To Jack Pearson | Part I
We’re always told that life is precious — a gift, in fact. We’re told to live each moment as though it’s our last because we could never be certain of what tomorrow will bring, or if it’ll even come at all. But as human beings, for the most part, we’re incapable of grasping this to a full degree. We knew Jack Pearson’s life was tragically cut short, and we knew that each of the kids harbored their trauma differently, but what we didn’t know is that it occurred at a time where teenage phases get the best of us. I’m no doctor or psychologist, so the amount of research I could do on the matter wouldn’t be qualified coming from someone with an English degree. . .but we all go through a certain phase when we’re younger where we prefer to spend our time with our friends or our significant others at the time. And the tragedy is that there’s nothing malicious about the intention, but when something as horrifying as this fire occurs, everything changes — guilt takes over.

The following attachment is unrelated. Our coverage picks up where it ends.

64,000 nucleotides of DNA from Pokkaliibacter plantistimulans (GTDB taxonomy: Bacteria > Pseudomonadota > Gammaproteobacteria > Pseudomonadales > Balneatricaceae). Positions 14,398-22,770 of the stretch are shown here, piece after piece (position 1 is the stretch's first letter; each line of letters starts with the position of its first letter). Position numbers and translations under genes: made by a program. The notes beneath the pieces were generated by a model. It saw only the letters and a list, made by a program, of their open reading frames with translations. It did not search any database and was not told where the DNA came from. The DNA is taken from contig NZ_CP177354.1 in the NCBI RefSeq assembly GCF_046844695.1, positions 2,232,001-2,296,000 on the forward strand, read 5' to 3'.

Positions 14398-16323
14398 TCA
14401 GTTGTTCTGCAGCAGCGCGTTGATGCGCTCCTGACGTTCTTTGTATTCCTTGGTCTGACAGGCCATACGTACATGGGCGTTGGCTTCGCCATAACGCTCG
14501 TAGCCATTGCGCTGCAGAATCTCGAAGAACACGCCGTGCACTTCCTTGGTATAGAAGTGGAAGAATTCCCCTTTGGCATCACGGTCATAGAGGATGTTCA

And that’s the thing about life, every moment matters whether we’re able to get another or not. It’s authentication of the fact that while there’s a great number of things we cannot control in this world, we can control how we treat one another. We can control how much time we spend with a person. We can control how long we go without apologizing or atoning for our mistakes. We can control how often we tell people we love them.
These next two episodes are special ones, and as you’ll notice, I’ll be branching out to discuss the episodes in their entirety as opposed to choosing just three moments. We’ll resume our usual structure for episode 15.